Assemble relevant and appropriate sources of professional learning for teachers including subject professional associations. 6.2, 6.3 & 7.4 4, 6 4, 6 Semester 2 9
Demonstrate broad knowledge of strategies that can be used to evaluate teaching programs to improve student learning. 3.6 & 5.4 3, 4, 6 3, 4, 6 10
Identify and interpret student learning needs and design learning strategies so as to respond to student diversity. 5.1 & 5.2 2, 3, 5 2, 3, 5 11
Formulate a range of feedback and assessment strategies, including informal and formal, diagnostic, formative and summative approaches to assess student learning in the subject area and for various curricula eg SACSA, SACE, ACARA, IB. 5.1, 5.2, 5.5 & 7.2 2, 3, 5 2, 3, 5 12
Demonstrate understanding of assessment, moderation and its application to support consistent and comparable judgements of student learning. 5.3, 5.4 & 5.5 2, 3, 5 2, 3, 5 Note:
Australian Professional Standards for Teachers (APST):
Graduate Attributes: Faculty of Arts Graduate Attributes:
Graduate Attributes: University of Adelaide Graduate Attributes:
University Graduate Attributes
This course will provide students with an opportunity to develop the Graduate Attribute(s) specified below:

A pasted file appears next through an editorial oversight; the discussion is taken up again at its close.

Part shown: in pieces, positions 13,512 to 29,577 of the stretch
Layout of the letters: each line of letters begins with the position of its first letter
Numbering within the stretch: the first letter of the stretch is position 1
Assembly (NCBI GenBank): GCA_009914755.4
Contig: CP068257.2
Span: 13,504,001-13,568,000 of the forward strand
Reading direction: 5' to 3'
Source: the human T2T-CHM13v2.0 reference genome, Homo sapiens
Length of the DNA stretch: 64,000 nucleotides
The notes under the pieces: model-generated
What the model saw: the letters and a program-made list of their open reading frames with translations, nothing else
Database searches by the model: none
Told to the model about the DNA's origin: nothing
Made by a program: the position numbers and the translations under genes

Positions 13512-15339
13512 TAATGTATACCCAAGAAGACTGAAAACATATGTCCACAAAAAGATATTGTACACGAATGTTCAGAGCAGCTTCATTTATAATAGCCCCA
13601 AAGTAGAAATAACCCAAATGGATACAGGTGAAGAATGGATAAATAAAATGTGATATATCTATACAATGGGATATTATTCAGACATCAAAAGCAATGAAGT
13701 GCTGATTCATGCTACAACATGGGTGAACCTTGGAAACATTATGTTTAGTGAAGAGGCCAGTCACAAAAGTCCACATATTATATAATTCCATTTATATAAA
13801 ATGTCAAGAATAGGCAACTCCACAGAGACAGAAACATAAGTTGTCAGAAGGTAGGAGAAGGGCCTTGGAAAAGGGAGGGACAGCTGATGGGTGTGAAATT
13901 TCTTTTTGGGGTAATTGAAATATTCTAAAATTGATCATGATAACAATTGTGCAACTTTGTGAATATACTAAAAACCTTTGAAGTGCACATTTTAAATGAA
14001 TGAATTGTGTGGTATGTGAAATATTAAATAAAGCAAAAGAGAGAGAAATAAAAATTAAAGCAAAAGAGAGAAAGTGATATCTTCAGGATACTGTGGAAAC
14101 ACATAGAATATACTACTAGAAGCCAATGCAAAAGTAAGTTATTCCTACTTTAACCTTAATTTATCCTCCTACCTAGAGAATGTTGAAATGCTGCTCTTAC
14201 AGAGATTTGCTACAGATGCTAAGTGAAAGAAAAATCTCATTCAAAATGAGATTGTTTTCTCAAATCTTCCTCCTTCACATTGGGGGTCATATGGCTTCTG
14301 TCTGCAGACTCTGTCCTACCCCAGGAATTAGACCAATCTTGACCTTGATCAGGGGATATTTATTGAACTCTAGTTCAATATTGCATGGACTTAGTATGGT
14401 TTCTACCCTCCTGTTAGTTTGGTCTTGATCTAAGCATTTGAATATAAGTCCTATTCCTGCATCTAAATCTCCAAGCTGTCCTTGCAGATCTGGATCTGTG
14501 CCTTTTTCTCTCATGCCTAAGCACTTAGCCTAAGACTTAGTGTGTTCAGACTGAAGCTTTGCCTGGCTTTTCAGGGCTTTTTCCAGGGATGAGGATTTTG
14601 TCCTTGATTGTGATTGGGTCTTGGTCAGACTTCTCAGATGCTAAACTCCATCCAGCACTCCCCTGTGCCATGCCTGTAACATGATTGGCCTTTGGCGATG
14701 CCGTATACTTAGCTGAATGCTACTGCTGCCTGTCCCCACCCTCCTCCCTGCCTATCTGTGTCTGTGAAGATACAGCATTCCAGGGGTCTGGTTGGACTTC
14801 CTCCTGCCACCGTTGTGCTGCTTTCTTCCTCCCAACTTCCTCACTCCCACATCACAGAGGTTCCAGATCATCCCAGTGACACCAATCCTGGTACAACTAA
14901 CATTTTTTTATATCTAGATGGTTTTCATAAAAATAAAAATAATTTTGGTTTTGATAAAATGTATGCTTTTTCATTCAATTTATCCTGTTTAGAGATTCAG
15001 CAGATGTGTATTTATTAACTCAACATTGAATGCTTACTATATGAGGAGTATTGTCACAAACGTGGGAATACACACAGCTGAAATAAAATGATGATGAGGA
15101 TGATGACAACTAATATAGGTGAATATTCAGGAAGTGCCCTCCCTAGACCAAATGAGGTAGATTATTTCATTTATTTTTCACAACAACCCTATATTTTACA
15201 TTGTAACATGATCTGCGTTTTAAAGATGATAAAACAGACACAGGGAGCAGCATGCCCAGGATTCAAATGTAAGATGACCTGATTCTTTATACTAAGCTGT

University Graduate Attribute Course Learning Outcome(s) Deep discipline knowledge
- informed and infused by cutting edge research, scaffolded throughout their program of studies
- acquired from personal interaction with research active educators, from year 1
- accredited or validated against national or international standards (for relevant programs)
1, 6, 7 Critical thinking and problem solving
- steeped in research methods and rigor
- based on empirical evidence and the scientific approach to knowledge development
- demonstrated through appropriate and relevant assessment
1, 2, 5, 6, 7, 10, 11, 12 Teamwork and communication skills
- developed from, with, and via the SGDE
- honed through assessment and practice throughout the program of studies
- encouraged and valued in all aspects of learning
4, 5, 9, 10, 11, 12 Career and leadership readiness
- technology savvy
- professional and, where relevant, fully accredited
- forward thinking and well informed